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  1. I have heard that there are three different "drug/alcohol testing programs" used by the City. If this is true, what are they?
  2. Who manages the three drug/alcohol testing programs?
  3. If I have an employee who I suspect has reported to work after taking drugs or drinking alcohol (or drank/took drugs after reporting for work), what should I do?
  4. What are some signs I should look for (and document) to support a request for a drug/alcohol test?
  5. What if I am not quite sure about an employee's drinking or use of drugs? Should I hold off testing until I am sure?
  6. An employee operating a heavy duty truck (Class A or B license) is involved in an accident. Should I call personnel to schedule a DOT test before allowing the employee to return to regular (driving) duties?
  7. I have suspicions about an employee, but not enough evidence to warrant a drug/alcohol test. Can I arrange for the employee to be tested on a "random" basis?
  8. Why does someone have to take the employee to the testing location, and maybe home afterward?
  9. What do I do if an employee refuses to go with me to MSD for a drug/alcohol test?
  10. What happens to the employee who goes for the test, as ordered, but refuses to take the test?
  11. What should I report on the payroll for an employee taken off duty due to a positive drug/alcohol test?
  12. I am confused. First you say to take discipline for insubordination for not taking a drug test. Then you say discipline an employee refusing to take a drug test for either AW (Non-DOT) or for a positive drug test (DOT). Which is it?
  13. I have a new employee in a position requiring a Class A or B license. Do I need to explain the DOT Drug Testing Program?
  14. What is a "Random Test"?
  15. What if an employee is selected for a random test on his day off or while on vacation?
  16. What if an employee selected for a random test is not expected back to work for some time? What should I do?
  17. I understand that it may take days to get the test results. What do I do with the employee in the meantime?
  18. Following a positive drug or alcohol test, how long will it be before the employee can return to work?
  19. I understand that there are very strict rules governing DOT test procedures, that supervisors need to know. How can I find out more about these rules?

I have heard that there are three different "drug/alcohol testing programs" used by the City. If this is true, what are they?
That's easy. There is a DOT Testing Program and a Non-DOT Testing Program. Oh, and the third is a Pre-Employment Testing Program for safety sensitive (risk) job. DOT stands for the federal Department of Transportation. DOT Regulations require employers test Class A or B licensed drivers (commercial license holders) for alcohol and drugs on a random basis as well as "for cause." All other employees are subject to drug/alcohol testing on a "for cause" only (and on a random basis after a positive "for cause" test).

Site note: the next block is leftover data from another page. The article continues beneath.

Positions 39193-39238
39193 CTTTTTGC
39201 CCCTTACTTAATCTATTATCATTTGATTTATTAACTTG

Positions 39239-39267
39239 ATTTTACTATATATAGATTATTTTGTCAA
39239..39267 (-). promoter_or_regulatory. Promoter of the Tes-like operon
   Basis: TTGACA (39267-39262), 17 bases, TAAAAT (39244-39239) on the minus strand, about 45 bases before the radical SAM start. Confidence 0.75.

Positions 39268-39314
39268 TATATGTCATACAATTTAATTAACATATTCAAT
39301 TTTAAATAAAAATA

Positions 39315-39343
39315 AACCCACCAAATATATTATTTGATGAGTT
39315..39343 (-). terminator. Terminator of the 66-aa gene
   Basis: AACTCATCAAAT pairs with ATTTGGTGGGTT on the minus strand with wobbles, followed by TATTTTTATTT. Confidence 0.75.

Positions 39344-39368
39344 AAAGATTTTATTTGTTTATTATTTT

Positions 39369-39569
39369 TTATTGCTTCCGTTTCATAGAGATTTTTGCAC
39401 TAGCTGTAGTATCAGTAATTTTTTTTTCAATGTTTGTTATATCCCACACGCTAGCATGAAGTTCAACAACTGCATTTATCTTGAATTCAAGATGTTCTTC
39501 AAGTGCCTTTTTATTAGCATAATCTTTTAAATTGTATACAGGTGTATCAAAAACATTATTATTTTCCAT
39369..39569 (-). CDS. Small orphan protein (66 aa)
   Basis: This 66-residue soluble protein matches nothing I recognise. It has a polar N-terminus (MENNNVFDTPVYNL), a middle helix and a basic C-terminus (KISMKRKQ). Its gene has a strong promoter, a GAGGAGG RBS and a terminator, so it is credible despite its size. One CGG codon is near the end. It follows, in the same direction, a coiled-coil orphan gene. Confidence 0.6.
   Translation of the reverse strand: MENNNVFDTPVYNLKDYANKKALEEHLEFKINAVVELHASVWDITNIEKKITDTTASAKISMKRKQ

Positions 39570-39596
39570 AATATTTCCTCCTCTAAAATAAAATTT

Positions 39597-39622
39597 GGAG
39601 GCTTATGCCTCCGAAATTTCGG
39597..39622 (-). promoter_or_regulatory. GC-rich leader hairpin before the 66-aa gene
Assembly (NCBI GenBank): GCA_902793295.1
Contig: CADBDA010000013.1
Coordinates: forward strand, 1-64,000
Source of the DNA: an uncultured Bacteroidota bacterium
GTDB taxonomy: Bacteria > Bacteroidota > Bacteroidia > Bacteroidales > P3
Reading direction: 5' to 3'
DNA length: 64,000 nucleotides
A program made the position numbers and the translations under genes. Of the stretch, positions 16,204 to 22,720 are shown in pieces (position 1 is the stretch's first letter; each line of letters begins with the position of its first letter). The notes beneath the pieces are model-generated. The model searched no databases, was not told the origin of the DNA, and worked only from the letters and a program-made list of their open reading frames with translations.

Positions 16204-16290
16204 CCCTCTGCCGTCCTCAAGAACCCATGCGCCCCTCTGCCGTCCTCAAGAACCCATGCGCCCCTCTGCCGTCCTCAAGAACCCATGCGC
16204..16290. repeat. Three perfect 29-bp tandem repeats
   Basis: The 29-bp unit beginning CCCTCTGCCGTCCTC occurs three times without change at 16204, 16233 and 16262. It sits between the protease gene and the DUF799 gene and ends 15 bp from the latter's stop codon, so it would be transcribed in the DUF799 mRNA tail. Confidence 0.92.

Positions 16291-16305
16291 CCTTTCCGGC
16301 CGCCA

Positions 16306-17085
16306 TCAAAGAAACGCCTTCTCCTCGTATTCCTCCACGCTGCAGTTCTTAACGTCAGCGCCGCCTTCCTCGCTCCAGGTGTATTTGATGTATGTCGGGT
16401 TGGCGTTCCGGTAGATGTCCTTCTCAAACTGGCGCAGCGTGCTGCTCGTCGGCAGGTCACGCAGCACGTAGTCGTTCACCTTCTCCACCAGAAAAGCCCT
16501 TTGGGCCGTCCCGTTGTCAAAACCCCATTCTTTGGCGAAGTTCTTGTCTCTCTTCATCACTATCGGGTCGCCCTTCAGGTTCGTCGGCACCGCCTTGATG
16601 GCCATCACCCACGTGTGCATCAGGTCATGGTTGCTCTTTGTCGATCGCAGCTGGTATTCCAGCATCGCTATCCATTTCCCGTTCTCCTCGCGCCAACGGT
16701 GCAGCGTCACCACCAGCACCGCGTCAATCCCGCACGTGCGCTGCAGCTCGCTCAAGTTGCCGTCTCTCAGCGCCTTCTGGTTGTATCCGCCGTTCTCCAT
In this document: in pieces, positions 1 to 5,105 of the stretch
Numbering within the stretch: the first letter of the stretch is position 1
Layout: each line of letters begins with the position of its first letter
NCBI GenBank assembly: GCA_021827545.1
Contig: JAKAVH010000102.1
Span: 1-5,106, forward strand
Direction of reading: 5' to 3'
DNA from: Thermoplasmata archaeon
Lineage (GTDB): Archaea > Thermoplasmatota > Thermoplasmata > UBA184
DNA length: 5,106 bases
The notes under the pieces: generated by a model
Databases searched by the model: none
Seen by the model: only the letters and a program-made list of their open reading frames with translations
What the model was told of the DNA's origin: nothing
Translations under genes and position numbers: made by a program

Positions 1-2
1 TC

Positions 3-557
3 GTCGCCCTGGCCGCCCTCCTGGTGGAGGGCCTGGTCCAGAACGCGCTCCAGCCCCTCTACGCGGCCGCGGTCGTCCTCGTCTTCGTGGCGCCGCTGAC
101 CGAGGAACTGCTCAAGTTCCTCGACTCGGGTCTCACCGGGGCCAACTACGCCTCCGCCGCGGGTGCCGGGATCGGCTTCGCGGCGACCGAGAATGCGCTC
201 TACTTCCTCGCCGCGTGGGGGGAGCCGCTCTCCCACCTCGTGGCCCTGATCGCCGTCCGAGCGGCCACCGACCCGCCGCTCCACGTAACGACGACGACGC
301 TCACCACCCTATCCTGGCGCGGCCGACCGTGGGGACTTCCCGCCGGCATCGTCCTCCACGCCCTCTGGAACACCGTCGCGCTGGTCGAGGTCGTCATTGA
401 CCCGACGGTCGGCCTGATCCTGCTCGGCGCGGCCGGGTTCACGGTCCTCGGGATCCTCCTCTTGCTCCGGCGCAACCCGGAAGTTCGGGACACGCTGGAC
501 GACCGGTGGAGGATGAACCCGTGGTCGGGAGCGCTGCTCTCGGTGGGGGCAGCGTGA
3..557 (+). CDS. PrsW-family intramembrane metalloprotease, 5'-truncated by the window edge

The Pre-Employment Drug Testing Program is part of the pre-employment medical examination for safety-sensitive (risk) jobs that new employees undergo before starting to work for the city. This FAQ addresses only the DOT and Non-DOT testing programs.

Who manages the three drug/alcohol testing programs?
The Medical Services Division (MSD) of the City Personnel Department. The Personnel Division in GSD coordinates test scheduling and handling test results with GSD supervisors and staff of MSD.

If I have an employee who I suspect has reported to work after taking drugs or drinking alcohol (or drank/took drugs after reporting for work), what should I do?
First, do not assign the employee any "safety-sensitive" (risk) duties.

Second, document any observations of unsafe or unstable work performance, or any other evidence that leads you to believe that the employee has taken drugs or has been drinking. Identify possible witnesses to the employee's behavior or suspicious actions.

Third, contact your Liaison Personnel Analyst in GSD Personnel Services Divison for guidance on completing forms that will be required by MSD (different forms, depending on if DOT or Non-DOT). Follow the instructions of the personnel liaison analyst.

Fourth, take the employee to the nearest location where a drug/alcohol test can be administered for the City. See the DOT Network 24-Hour Clinics list.

What are some signs I should look for (and document) to support a request for a drug/alcohol test?
The more obvious signs include slurred speech, difficulty walking, difficulty focusing the eyes, and the odor of alcohol on the employee's breath. Another obvious sign is if the employee is cited for driving under the influence (DUI) while at work or just prior to reporting to work.